Washington Examiner, March 16, 2018
Last week, President Trump referred to the mayor of Oakland, Calif., Libby Schaaf, as a “disgrace,” and condemned her for spitting at federal efforts to enforce immigration laws. As a former resident of Oakland, I agree with the president.
I grew up in inner-city Oakland and hated it with a passion. Among other things, I hated the regular breakdown of law and order as well as the city’s casual disregard for the well-being of law-abiding citizens.
Schaaf’s recent rhetoric and actions offer the entire country a glimpse of Oakland’s recurring dysfunction.
To read the rest of the article, please click HERE.
YAF, October 20, 2016
Ying Ma addressed the Young America’s Foundation’s Fall High School Conference last week at the Reagan Ranch Center in Santa Barbara, California. To view the speech, please click HERE.
Carmichael Presbyterian Church, February 25, 2012
Ying Ma delivered her latest book talk about Chinese Girl in the Ghetto at Carmichael Presbyterian Church in Carmichael, California. The event took place last Saturday and was the first in the church’s lecture series on “Connecting with Our World.”
To view the lecture, please click here or use the player below.
The Armstrong and Getty Show, one of the top morning radio shows in Northern California, interviewed Ying Ma today about her book, Chinese Girl in the Ghetto. Hosted by Jack Armstrong and Joe Getty, the show airs live weekdays on KSTE 650 AM in Sacramento and KNEW 910 AM in the San Francisco Bay Area.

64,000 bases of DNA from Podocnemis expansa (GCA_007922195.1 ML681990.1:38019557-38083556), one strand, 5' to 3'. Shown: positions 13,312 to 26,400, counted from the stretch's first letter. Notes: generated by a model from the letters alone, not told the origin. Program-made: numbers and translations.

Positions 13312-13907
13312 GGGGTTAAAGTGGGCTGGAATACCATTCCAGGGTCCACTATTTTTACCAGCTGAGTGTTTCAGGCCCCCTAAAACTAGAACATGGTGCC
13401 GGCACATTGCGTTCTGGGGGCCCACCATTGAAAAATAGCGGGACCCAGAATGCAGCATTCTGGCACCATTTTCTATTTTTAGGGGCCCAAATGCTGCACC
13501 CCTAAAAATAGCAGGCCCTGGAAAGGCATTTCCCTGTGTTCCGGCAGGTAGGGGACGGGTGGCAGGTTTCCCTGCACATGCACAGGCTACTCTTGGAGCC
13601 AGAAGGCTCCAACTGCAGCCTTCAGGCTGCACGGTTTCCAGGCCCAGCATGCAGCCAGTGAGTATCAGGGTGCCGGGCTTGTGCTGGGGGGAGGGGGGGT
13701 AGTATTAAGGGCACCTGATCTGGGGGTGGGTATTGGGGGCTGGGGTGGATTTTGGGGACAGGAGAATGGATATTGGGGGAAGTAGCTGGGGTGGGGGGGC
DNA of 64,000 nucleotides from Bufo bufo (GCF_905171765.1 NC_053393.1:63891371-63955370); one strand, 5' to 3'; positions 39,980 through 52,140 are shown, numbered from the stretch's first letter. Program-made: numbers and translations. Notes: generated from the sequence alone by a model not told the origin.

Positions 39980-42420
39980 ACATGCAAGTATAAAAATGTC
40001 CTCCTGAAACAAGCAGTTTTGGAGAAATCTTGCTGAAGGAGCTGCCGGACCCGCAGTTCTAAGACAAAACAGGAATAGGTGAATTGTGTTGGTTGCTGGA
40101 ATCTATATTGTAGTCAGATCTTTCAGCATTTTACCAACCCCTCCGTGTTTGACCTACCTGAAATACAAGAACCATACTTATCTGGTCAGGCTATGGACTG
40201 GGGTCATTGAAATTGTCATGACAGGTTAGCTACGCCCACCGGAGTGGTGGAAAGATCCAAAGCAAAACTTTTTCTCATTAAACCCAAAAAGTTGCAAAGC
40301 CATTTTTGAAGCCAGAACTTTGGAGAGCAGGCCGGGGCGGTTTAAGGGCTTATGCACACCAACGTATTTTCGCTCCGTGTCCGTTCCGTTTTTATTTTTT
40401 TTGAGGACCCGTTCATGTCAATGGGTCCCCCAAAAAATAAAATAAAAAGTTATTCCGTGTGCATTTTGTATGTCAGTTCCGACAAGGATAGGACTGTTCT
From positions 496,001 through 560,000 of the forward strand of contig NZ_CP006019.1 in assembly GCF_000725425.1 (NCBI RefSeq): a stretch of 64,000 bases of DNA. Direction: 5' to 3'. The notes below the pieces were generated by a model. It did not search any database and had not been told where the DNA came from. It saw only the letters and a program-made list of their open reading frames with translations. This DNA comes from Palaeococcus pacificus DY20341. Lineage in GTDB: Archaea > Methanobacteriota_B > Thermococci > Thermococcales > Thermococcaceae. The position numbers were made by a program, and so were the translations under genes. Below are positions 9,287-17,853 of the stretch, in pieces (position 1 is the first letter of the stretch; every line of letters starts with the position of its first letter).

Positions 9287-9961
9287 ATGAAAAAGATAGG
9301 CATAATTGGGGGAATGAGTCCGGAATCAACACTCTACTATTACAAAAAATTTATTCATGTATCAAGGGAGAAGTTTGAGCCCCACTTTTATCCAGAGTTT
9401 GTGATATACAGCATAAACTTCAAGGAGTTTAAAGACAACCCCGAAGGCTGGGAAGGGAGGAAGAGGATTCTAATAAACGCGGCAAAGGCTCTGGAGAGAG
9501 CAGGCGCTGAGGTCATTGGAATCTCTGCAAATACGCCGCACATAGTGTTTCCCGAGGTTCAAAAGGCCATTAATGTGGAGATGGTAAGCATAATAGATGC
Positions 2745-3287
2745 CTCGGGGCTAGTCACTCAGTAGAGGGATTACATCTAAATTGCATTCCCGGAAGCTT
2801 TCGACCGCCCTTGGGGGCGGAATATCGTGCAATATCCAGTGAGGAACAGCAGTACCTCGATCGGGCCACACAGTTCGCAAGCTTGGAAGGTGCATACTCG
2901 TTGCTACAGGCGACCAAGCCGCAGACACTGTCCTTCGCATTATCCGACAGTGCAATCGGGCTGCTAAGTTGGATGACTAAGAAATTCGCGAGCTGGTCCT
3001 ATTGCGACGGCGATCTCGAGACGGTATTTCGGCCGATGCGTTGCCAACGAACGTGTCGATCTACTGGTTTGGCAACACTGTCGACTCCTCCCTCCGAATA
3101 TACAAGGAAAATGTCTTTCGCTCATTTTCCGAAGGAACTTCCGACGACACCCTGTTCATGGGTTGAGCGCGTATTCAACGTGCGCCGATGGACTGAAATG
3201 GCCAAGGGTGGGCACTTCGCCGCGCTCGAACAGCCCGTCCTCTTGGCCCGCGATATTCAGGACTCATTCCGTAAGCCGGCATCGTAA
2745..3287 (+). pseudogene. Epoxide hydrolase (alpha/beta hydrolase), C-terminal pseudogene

To hear the show, please click here. (Note: The discussion about the book begins at approximately minute 9:40 and lasts for about fifteen minutes.)
Creators Syndicate, July 8, 2011
Nationally syndicated columnist Mona Charen recently wrote about Ying Ma’s Chinese Girl in the Ghetto in a column titled “One Way to Make a Conservative.” Referring to the book as a “fascinating memoir,” Charen concludes that Ying Ma’s “journey has made her the very best kind of conservative — one whose love of liberty, order and self-reliance has been forged through gritty experience.”
To view Charen’s column, visit National Review Online, RealClearPolitics, Townhall.com or The Washington Examiner.
San Jose Mercury News, May 3, 2010
The year 2010, not yet half over, has brought forth numerous sadistic black-on-Asian attacks. One question now stares everyone in the face: What role did racism play in these incidents?
From San Francisco to New York, the recent attacks have been cowardly and horrific. A few weeks ago, two black teenagers punched 59-year-old Tian Sheng Yu in the mouth in downtown Oakland, before and after they assaulted his son. The father fell on his head and passed away a few days later.
In January, black teenagers kicked and beat 83-year-old Huan Chen after he got off a Muni bus in San Francisco. He, too, died from his injuries.
Between late March and early April, five black teenagers assailed five older Asian women, including one who was 71, on separate occasions in or near a public-housing project on the Lower East Side of New York.
Continue reading “Black-on-Asian Violence Raises Troubling Questions”